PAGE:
Medical imaging findings

Radiographs of the shoulders revealed no abnormalities. The extended lateral view of the right elbow showed an abnormally shaped MCP: instead of the normal concave form, a more steep to convex delineation was present. The MCP was blurred and there was a radiolucent area at the level of the radial head surrounded by a heterogeneous zone. The ulnar notch showed sclerosis (Fig. 1).
Fig. 1

Extended medio-lateral radiographic view of the right elbow. An abnormal shape of the MCP is visible with a more steep to convex delineation (arrows). The coronoid process is blurred and there is a radiolucent area at the level of the radial head surrounded by a heterogeneous zone (arrowhead). The sub-trochlear notch shows sclerosis (asterisk). Minor degenerative changes are visible

The dog was referred for diagnostic imaging to the Ghent University Veterinary Faculty, where additional radiographic projections of both elbow joints were made. The previous findings were confirmed and, based on the two radiographic examinations, the presumptive diagnosis of FCP was made.

In addition, CT examination of both elbows was performed. This revealed abnormally steep delineation of the MCP. The sub-trochlear notch showed sclerosis, and a small fissure was visible at the level of the MCP (Fig. 2a). On the more distal transverse CT images (Fig. 2b), demineralization of the MCP associated with several opacities was distinct. These findings were also visible on the sagittal and dorsal reformatted images (Fig. 2c, d).
Fig. 2

Transverse CT image of the right elbow at the level of the MCP. a Abnormal convex delineation of the MCP is present (arrow). The sub-trochlear notch shows sclerosis and a small fissure is visible at the level of the MCP (arrowhead). More distal transverse CT image (b). Demineralization of the MCP is distinct (arrow). On the sagittal (c) and dorsal (d) reformatted images, the surface of the MCP appears to be normal (arrow). More distally lysis and heterogeneous aspect of the MCP is noticed (arrowheads). Calcified opacities are visible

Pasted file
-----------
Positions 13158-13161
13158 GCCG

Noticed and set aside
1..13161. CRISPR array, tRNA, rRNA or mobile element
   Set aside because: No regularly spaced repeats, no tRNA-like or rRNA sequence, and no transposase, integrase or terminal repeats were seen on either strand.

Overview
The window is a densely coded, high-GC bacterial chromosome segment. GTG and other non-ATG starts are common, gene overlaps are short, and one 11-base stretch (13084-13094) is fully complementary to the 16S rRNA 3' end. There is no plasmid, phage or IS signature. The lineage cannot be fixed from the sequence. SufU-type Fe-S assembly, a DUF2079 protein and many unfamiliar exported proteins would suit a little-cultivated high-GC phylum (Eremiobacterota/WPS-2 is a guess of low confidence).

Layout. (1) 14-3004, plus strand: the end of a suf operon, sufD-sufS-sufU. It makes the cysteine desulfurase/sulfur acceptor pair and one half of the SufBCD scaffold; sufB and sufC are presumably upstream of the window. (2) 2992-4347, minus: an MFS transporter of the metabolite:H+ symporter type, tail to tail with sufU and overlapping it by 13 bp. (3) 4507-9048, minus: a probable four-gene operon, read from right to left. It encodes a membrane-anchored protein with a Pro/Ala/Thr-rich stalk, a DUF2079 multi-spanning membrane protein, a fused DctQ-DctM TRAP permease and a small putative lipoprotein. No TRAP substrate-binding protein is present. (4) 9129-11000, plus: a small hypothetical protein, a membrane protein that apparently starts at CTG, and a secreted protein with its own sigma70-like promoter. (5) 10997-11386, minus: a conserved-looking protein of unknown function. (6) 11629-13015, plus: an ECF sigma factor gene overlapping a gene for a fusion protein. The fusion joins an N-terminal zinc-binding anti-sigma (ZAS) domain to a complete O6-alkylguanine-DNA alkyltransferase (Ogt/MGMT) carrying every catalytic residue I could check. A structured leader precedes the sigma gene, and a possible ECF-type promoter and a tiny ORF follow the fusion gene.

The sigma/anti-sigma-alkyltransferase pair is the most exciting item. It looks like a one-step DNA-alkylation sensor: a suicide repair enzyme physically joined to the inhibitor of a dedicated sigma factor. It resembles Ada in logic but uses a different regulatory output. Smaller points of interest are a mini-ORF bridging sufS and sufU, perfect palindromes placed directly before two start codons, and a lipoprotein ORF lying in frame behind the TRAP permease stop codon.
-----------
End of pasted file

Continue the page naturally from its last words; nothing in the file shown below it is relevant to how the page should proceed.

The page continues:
Clinical and imaging findings suggested the presence of MCP disease, although some atypical findings were present: extensive demineralization associated with several areas with marked new bone formation. Due to these atypical findings, it was decided to conduct a histopathological examination in addition to surgical treatment of the coronoid lesions.

Surgery

For surgery, a standard medial approach to the elbow joint was used [14]. Macroscopically, only a bone defect at the height of the MCP was noted. The cranial delineation of the MCP was no longer visible. The size of the defect was not measured, but a subtotal coronoidectomy was performed, extending distally 15 mm and caudally 6 mm. The osteotomy surface showed no visible abnormalities. The recovery was uneventful. Meloxicam (MetacamR, Boehringer Ingelheim) [0.1 mg/kg once a day per os (po)] was given post-operatively. At 2 weeks post-operatively the lameness substantially decreased. After explanation of the results of pathology at 6 weeks post-operatively the owner declined any follow up examinations and chose to continue the meloxicam as long as this medication could alleviate the pain sufficiently.

Histopathological findings